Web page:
There are many footballing clichés, one of which being that sweepers make the best coaches. Current Turkey supremo Fatih Terim is certainly proof of this, the 54-year-old former defensive lynchpin proving highly successful since swapping his boots for the proverbial clipboard.

Turkey have long been considered one of world football's sleeping giants, due to a combination of the incredible passion of the fans and a seemingly endless pool of talented players. And it is widely accepted on the banks of the Bosporus that Terim is the one who has accelerated the awakening. Since he took over, Turkey qualified for the UEFA EURO 1996 - the first time they had reached the final phase of a major tournament since the 1954 FIFA World Cup ™. This very much started the ball rolling for Turkey who finished an incredible third at the 2002 FIFA World Cup Korea/Japan.

He then went on to coach at Galatasaray, Fiorentina and AC Milan, before taking up the national team reins again in 2005. He resigned in January 2006, only to be talked into taking the job on for a third time a mere 11 days later. His next challenge will be to make his team the surprise package at the EURO 2008 in Switzerland and Austria. The man known in his home country as the Emperor due to his strong leadership qualities took time out to give an exclusive interview. Could you describe in a few sentences what football means for the people of Turkey?
Fatih Terim:
Turkey is a footballing nation in every way. The approach, love and passion for this sport are empowered by the young people of our country. Football goes beyond entertainment and has become a passion for our country. Clubs are growing financially and the footballing economy is on the rise as well.

At the 2002 FIFA World Cup Korea/Japan, Turkey made it all the way to third place. Fenerbahce have reached the knockout stages of the UEFA Champions League for the first time and your national team have booked their ticket for EURO 2008. What has changed in Turkish football to bring about this return to success?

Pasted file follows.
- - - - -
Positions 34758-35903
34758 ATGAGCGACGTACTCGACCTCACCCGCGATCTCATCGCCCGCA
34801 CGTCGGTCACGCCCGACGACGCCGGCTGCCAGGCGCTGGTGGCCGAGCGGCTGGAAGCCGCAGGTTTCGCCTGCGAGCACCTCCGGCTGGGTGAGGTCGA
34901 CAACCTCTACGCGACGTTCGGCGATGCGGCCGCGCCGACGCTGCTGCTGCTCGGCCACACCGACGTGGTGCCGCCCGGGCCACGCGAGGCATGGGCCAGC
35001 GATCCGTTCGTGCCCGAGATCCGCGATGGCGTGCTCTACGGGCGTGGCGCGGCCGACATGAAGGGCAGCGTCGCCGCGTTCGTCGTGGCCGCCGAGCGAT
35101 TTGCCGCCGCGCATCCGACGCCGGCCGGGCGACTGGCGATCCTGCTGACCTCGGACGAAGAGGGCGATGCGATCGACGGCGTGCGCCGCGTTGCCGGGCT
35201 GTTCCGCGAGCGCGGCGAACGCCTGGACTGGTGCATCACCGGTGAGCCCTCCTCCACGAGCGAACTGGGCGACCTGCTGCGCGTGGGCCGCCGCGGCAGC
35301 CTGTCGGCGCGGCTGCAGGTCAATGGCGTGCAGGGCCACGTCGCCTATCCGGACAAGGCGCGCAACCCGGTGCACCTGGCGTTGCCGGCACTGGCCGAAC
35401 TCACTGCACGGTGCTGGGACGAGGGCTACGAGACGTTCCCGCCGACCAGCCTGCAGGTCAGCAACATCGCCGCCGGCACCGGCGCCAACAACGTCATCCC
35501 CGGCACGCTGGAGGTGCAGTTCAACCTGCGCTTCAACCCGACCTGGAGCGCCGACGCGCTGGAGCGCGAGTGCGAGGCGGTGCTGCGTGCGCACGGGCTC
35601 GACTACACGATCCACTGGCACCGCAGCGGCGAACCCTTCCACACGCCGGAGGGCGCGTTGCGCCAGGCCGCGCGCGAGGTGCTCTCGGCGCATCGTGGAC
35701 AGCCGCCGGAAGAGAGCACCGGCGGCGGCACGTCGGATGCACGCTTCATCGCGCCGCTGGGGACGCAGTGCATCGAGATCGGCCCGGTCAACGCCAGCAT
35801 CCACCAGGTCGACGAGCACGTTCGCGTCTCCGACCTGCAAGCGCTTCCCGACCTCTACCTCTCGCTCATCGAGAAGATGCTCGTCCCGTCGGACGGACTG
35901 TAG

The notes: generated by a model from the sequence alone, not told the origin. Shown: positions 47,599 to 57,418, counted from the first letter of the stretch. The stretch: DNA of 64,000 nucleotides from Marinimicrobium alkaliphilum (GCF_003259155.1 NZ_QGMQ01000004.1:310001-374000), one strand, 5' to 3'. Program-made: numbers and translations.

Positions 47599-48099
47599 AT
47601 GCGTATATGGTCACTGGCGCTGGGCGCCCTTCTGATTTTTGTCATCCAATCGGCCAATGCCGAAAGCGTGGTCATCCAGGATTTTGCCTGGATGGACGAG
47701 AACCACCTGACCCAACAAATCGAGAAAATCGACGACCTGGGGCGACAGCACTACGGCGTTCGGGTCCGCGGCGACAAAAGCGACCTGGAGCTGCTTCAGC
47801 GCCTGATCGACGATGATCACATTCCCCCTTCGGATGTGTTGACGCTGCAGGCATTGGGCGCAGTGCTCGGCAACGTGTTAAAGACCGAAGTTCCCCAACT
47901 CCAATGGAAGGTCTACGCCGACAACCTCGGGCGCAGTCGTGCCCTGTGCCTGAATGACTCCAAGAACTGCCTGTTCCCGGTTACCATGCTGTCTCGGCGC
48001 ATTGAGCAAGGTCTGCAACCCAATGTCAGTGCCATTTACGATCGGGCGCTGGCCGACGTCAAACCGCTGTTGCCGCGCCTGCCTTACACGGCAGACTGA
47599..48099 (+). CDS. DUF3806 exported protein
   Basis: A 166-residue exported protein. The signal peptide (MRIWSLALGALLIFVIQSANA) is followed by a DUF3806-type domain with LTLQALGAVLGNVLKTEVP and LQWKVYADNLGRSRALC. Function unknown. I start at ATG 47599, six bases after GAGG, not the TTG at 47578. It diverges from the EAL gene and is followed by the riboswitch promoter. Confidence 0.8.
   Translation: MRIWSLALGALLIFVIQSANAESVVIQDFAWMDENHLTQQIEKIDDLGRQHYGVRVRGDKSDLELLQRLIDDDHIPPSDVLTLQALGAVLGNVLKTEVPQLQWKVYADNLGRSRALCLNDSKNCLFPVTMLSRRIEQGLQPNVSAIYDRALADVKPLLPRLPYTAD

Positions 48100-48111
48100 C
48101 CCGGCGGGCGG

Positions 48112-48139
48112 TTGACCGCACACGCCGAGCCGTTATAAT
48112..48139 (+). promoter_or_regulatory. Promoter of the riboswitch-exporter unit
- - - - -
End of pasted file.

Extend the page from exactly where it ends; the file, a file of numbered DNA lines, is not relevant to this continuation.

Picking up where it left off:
Turkey's international success story started with 1996 European Championship qualification. The potential created in that period brought the country to the success of third place in FIFA World Cup 2002. The aim of the Turkish national team is to participate in all major competitions and create a Turkish school, called "e'cole", of football. Fenerbahce's success in the Champions League is important for Turkish football, as is the case with other clubs.

For you personally, is being the coach of your country the perfect job?
It is true that by being the national team coach, I have the responsibility to shape the course of Turkish football and decide its objectives. However, there is much more to the job than that.

As a player, you were Turkey's highest-capped international for a long time. Now you are the most recognised Turkish football coach. Which do you prefer: being a player or being a coach?